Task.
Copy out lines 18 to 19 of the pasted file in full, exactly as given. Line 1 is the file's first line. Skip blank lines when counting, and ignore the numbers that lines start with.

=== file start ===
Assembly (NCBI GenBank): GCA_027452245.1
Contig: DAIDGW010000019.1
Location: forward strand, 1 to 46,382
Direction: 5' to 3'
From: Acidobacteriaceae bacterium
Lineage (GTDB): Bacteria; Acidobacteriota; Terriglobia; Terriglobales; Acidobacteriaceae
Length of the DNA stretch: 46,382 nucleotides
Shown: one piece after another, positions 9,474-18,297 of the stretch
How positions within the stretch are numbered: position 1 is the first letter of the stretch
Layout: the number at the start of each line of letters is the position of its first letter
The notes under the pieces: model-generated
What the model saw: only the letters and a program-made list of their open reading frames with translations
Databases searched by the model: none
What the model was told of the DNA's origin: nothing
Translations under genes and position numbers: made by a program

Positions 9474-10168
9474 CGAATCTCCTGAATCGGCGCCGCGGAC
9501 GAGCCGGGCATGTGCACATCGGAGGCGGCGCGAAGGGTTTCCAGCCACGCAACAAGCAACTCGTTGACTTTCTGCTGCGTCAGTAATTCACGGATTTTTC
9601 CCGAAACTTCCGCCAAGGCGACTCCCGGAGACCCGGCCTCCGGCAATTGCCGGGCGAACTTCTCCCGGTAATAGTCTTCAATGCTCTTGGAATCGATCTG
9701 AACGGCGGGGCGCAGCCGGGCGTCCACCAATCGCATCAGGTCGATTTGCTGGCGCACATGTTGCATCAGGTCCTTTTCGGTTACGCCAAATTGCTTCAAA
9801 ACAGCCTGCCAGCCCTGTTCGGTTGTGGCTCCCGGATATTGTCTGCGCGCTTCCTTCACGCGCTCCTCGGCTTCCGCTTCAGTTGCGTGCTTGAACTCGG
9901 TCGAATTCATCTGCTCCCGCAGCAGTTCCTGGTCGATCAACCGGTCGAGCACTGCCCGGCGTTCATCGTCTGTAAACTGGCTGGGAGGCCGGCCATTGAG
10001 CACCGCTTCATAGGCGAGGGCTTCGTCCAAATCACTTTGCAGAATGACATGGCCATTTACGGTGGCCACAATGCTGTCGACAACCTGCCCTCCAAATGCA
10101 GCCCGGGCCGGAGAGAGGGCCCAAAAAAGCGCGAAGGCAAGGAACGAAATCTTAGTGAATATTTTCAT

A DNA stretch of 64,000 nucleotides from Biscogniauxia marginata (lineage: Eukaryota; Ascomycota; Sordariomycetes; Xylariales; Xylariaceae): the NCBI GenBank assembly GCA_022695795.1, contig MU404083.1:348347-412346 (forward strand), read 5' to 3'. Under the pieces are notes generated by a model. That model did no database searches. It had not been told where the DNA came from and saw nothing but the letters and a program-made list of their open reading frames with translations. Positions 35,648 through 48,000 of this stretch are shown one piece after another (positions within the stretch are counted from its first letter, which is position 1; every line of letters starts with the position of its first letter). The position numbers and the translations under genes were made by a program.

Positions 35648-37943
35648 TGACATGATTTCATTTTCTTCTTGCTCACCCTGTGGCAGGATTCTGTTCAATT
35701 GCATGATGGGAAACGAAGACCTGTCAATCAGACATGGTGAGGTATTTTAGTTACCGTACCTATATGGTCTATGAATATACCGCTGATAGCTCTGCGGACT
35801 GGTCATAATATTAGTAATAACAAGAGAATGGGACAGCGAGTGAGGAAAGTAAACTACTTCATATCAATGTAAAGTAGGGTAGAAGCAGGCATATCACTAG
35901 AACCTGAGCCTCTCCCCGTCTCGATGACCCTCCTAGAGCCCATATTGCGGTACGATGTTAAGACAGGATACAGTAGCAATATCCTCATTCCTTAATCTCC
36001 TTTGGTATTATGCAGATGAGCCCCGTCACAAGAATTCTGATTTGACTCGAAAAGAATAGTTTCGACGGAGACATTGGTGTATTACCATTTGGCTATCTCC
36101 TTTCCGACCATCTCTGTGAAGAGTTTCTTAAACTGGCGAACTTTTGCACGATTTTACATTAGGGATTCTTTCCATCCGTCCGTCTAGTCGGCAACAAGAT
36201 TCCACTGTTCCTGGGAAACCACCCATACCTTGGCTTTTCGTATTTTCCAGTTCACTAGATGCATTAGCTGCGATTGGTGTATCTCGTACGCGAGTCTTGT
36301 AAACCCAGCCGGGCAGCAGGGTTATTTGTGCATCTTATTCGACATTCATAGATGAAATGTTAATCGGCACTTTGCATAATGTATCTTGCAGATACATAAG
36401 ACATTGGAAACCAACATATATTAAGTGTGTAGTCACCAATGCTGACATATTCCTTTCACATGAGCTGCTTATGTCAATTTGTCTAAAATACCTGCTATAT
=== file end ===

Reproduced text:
9501 GAGCCGGGCATGTGCACATCGGAGGCGGCGCGAAGGGTTTCCAGCCACGCAACAAGCAACTCGTTGACTTTCTGCTGCGTCAGTAATTCACGGATTTTTC
9601 CCGAAACTTCCGCCAAGGCGACTCCCGGAGACCCGGCCTCCGGCAATTGCCGGGCGAACTTCTCCCGGTAATAGTCTTCAATGCTCTTGGAATCGATCTG